Thursday, 19 March 2015

The Altar Canopy

The manner of decorating an altar which has been hallowed by ancient tradition and is distinctly a Catholic practice, is to build over the entire altar a large canopy, usually standing on four columns. Such a canopy is often referred to as a  ciborium,  or a  baldacchino  or  a civory.  In mediaeval times, particularly in England, a different form of canopy came to be suspended from the ceiling above the altar, usually being square but sometimes circular in shape.  Later still the canopy evolved into an adjunct to the altar which jutted out at right angles from the topmost part of its reredos. These different forms of canopy all have specific names, which are often confused. This is the first of many posts illustrating canopies, in their various forms, over our altars.

The canopy, according to Canon J.B. O’Connell, “was a traditional mark of reverence and honour, emphasising the royal dignity of the altar...without any infringement of the inviolable sanctity and detachment of that sacred stone.”  Canon J.B. O’Connell, Church Building and Furnishing: the Church’s Way, 1955, pp. 185-86.

The great bronze canopy over the High altar of St. Peter's Basilica.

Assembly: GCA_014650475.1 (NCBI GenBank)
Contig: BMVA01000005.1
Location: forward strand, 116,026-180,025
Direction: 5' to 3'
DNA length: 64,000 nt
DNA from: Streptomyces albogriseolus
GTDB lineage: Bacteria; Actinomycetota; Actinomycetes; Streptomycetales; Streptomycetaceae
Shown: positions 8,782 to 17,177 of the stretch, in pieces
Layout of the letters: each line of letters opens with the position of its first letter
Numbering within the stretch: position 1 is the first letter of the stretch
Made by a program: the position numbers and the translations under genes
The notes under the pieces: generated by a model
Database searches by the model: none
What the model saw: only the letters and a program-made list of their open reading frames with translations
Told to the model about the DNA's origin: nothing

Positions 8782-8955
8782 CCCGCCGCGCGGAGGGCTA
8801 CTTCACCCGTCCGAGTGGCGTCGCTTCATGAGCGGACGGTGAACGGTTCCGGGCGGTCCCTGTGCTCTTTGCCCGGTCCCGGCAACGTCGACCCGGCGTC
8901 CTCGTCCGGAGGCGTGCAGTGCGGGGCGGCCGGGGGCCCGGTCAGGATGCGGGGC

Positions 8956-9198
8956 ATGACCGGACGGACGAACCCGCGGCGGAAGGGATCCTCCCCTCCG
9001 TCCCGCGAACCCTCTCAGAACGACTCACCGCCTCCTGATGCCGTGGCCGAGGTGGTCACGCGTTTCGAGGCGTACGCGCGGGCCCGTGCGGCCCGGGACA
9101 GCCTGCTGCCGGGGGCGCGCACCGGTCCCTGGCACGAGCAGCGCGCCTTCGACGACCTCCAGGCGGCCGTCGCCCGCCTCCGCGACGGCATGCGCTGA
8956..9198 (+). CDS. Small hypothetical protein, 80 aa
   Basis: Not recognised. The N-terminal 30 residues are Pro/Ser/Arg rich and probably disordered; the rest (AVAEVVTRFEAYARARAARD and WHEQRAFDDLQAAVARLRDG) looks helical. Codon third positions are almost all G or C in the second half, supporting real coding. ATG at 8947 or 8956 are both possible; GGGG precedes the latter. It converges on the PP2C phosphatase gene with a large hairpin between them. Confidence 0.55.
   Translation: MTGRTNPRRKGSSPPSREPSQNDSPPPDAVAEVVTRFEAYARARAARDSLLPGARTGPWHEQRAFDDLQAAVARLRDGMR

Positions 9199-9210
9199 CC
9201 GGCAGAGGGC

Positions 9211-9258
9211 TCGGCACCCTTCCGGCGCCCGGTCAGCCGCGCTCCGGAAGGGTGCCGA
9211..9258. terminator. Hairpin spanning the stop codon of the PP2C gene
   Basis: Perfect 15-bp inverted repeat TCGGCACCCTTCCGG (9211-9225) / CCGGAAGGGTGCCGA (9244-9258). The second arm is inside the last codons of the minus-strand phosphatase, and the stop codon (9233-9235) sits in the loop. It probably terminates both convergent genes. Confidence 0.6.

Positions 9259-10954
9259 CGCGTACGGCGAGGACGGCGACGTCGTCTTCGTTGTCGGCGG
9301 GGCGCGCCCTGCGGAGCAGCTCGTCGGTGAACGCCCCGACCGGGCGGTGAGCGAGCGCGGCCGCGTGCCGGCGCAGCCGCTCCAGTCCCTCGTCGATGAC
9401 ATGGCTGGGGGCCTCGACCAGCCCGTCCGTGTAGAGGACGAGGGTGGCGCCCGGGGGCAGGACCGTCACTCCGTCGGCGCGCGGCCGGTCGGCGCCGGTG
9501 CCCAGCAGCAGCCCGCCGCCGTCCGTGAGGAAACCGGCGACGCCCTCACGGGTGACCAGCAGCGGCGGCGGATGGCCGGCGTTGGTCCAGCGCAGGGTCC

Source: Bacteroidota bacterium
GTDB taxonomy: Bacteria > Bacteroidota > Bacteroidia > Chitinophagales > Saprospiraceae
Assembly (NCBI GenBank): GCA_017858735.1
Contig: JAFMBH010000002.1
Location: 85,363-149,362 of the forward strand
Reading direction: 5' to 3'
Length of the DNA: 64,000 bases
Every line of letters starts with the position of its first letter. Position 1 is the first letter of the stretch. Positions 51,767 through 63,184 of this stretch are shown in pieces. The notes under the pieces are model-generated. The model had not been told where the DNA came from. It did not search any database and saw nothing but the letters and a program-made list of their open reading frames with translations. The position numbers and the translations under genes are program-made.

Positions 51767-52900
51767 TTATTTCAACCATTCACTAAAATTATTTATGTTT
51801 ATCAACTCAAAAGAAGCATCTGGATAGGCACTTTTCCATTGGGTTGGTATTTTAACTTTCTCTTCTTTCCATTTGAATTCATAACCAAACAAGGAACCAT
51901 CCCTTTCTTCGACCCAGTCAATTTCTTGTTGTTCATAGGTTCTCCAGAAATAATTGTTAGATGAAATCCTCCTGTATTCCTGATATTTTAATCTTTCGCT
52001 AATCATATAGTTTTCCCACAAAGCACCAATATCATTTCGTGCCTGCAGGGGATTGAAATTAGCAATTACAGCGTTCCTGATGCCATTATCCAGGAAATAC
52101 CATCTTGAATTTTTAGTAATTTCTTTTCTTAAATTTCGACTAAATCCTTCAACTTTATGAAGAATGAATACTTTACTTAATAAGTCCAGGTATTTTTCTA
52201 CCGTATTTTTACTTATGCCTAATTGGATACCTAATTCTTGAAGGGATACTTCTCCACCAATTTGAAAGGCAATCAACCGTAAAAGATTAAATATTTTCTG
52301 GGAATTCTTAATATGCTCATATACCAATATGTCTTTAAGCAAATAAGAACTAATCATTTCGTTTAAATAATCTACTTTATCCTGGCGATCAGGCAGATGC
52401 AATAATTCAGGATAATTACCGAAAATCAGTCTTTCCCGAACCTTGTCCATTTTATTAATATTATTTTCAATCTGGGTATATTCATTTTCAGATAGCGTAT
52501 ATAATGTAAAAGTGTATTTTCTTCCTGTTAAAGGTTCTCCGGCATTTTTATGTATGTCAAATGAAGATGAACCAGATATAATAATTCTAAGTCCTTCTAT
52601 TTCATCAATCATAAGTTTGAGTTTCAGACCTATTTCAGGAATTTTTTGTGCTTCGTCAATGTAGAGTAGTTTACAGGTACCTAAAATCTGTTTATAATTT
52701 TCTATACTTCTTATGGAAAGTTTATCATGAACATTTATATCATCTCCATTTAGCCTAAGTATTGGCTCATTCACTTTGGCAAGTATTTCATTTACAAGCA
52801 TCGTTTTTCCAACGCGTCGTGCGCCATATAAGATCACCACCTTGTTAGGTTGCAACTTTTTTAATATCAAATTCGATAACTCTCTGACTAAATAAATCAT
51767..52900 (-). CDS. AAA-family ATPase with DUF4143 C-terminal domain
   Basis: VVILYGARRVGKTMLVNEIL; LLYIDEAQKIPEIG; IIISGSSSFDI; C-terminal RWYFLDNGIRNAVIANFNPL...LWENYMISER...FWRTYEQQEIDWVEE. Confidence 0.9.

Designed by the sculptor and architect Gian Lorenzo Bernini, it was intended to mark,
in a monumental way, the place of Saint Peter's tomb beneath.
Commissioned by Pope Urban VIII, the work began in 1623 and ended in 1634.

The most famous example of such a canopy is in Saint Peter’s Basilica; but there are numerous such canopies throughout the United Kingdom, Europe, North America and in Australia. Many of these were built in the first half of the twentieth century, when liturgical ideals were being practically espoused.

The former Ceremonial of Bishops and various decrees of the Congregation of Sacred Rites required a canopy of some sort to be built over an altar - a directive which, unfortunately, was largely ignored.